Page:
MY EXPERIENCE AS A THERAPIST In terms of my clinical experience, I have worked as a therapist in a range of setting, from therapeutic communities, to NHS wards, from community centres to people’s homes, from homeless hostels, to prisons, care homes and schools. I have worked with people of all walks of life, with different symptoms and diagnosis, always engaging with them as people, acknowledging that a diagnosis might be part of their identities, whilst understanding identities intersectionally and in terms of dynamic processes. I have worked with people experiencing anxiety, depression, psychosis, addictions, complex trauma. I like working with LGBTQIA+ and GSRD, with neurodivergent people, with people hearing voices and experiencing altered states of consciousness, with people with disabilities and chronic illness, and I take an affirmative stance in practicing art therapy with sex workers, as well as BDSM and kink, as this work is embedded in the life of social movements that, whilst countering stigma and fighting discrimination, try to transform the world into a better place.
- Art therapy
- Attachment theory (Psychodynamic)
- GSRD therapy
- Narrative therapy
- Walk and talk therapy
- Ace | Asexual
- BDSM | Kink
- Bi- | Pansexual
- Consensual non-monogamy
- Non-binary | Genderqueer
- One to one
- Partially wheelchair-adapted
- Young adults (16-24)
I have decided to work in private practice, one day a week, encouraged by colleagues and friends who are also queer and work in private practice specializing on GSRD. I offer therapy as well as supervision, and I have experience as a clinical supervisor both in private practice and through my work as a lecturer in art psychotherapy at Queen Margaret University. Because of this job I am not able to offer therapy to current art therapy trainees at QMU so that boundaries get protected. If you identify as queer and live in Glasgow it might be that we potentially share spaces and know other people who also do. If that’s the case, we will discuss this to make sure boundaries are negotiated and protected across therapeutic and other relationships.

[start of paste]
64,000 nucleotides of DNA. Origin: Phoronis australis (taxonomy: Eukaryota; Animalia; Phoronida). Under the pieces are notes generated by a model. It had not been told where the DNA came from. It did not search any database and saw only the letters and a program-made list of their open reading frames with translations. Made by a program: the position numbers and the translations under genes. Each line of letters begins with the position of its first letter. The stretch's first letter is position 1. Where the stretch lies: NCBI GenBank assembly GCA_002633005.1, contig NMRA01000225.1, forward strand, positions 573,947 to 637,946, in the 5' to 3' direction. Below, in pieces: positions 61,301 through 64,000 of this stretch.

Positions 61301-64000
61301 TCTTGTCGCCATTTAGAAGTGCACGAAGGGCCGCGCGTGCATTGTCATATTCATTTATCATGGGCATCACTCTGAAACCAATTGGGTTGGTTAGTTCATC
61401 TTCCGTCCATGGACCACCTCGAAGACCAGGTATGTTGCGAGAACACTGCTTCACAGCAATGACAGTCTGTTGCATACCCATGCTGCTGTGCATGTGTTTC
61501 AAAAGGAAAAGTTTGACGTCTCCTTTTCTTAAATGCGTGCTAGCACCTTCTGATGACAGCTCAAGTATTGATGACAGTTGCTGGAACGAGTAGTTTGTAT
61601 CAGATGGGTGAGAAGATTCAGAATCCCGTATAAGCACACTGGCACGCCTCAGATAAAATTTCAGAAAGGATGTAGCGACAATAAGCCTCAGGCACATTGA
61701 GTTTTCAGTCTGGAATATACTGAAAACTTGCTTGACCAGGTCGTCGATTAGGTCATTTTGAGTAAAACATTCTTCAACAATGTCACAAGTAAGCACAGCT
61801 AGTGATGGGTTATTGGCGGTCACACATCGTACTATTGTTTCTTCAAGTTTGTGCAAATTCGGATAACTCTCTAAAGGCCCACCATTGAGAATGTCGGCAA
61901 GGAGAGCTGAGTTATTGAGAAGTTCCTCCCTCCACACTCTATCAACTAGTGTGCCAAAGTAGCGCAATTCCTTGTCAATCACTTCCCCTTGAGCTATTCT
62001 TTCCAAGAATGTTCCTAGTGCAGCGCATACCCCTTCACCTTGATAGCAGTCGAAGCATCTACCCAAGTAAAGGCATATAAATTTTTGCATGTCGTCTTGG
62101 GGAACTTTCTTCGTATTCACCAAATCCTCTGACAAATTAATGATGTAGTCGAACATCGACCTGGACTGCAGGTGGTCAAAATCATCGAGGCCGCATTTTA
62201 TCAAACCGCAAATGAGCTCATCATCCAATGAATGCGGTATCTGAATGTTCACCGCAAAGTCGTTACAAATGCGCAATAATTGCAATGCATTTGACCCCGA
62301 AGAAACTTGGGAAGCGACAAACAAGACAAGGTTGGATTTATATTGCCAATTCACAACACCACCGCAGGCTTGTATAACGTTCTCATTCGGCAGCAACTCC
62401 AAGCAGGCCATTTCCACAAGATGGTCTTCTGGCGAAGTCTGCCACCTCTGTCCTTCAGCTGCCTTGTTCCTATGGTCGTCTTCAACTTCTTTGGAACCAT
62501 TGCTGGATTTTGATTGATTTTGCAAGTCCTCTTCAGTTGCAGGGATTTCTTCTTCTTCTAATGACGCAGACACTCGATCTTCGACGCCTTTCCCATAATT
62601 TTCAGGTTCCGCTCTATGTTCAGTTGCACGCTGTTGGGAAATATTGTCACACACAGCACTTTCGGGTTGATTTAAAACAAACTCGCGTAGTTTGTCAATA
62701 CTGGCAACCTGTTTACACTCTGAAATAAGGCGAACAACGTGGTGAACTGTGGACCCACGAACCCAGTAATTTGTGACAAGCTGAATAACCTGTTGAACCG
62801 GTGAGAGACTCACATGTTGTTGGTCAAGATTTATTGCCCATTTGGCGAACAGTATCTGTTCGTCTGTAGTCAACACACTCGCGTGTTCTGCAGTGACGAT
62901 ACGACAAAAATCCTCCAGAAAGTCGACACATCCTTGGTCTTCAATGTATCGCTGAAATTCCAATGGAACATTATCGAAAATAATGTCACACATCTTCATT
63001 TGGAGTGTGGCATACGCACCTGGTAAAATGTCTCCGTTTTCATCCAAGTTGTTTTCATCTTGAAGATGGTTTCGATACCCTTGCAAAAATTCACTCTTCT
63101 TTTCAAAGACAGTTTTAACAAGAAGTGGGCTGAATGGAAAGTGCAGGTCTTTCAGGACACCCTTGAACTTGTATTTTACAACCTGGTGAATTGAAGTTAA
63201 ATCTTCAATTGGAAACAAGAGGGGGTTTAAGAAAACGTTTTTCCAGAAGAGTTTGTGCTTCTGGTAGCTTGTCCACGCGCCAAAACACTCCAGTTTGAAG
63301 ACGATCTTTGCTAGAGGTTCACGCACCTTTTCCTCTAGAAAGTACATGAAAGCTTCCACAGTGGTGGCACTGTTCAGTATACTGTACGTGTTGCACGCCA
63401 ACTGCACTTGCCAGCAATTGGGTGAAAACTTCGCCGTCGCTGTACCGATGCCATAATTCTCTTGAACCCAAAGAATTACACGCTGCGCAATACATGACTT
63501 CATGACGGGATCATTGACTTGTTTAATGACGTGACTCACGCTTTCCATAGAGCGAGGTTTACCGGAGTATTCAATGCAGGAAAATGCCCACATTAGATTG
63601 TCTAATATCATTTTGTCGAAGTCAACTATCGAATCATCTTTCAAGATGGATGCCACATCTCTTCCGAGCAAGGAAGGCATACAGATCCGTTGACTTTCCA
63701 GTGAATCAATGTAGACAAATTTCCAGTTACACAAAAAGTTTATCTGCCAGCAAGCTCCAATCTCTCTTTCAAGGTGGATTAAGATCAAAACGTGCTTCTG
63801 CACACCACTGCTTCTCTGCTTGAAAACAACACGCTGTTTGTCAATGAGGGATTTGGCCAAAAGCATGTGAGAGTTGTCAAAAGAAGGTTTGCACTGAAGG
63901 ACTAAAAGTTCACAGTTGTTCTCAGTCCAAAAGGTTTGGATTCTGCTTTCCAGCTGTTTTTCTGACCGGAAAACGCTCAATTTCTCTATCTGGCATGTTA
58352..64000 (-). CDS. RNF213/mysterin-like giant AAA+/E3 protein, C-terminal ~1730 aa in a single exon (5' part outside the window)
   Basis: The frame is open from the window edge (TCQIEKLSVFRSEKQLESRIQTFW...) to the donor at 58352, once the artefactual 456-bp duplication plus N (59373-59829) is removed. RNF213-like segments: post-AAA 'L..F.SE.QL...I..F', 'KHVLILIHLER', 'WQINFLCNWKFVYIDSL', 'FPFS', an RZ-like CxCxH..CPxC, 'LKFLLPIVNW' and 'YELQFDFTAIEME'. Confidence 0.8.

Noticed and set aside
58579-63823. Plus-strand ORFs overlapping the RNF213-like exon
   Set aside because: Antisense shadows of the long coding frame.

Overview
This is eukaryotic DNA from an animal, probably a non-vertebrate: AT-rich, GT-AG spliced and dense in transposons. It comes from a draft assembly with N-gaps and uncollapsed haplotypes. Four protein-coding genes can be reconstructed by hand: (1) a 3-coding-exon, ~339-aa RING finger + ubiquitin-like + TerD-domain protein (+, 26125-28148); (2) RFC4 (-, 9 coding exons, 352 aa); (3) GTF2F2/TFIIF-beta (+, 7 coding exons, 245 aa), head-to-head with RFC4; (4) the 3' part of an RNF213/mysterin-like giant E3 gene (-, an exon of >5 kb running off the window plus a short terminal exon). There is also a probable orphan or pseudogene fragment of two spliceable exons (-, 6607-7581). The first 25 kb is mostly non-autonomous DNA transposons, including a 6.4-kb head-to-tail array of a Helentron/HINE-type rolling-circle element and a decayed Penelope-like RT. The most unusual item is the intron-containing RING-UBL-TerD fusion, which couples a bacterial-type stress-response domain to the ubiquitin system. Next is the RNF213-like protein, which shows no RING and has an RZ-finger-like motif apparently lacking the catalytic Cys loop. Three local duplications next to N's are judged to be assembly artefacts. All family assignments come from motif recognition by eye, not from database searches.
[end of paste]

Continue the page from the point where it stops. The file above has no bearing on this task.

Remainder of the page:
As most people, I need an income to support myself, I wish I could offer free GSRD therapy through organisations publicly funded, but I need to charge fees instead, and I follow the BAAT British Association of Art Therapy guidelines on that. I have three different rates: 50 pounds per hour as a reduce rate if you cannot afford a standard rate – no proof of income is required; 60 pounds per hour as standard rate; 70 pounds per hour as a supporter rate that enables me to offer spaces for transgender people of colour on low or no income. I am a member of BAAT, HCPC and AFT (Association of Family Therapy) and I abide to their ethical guidelines. I practice both online and in a studio in the Southside of Glasgow I share with a fellow art therapist. I work in private practice on Friday and this is when I can reply to emails.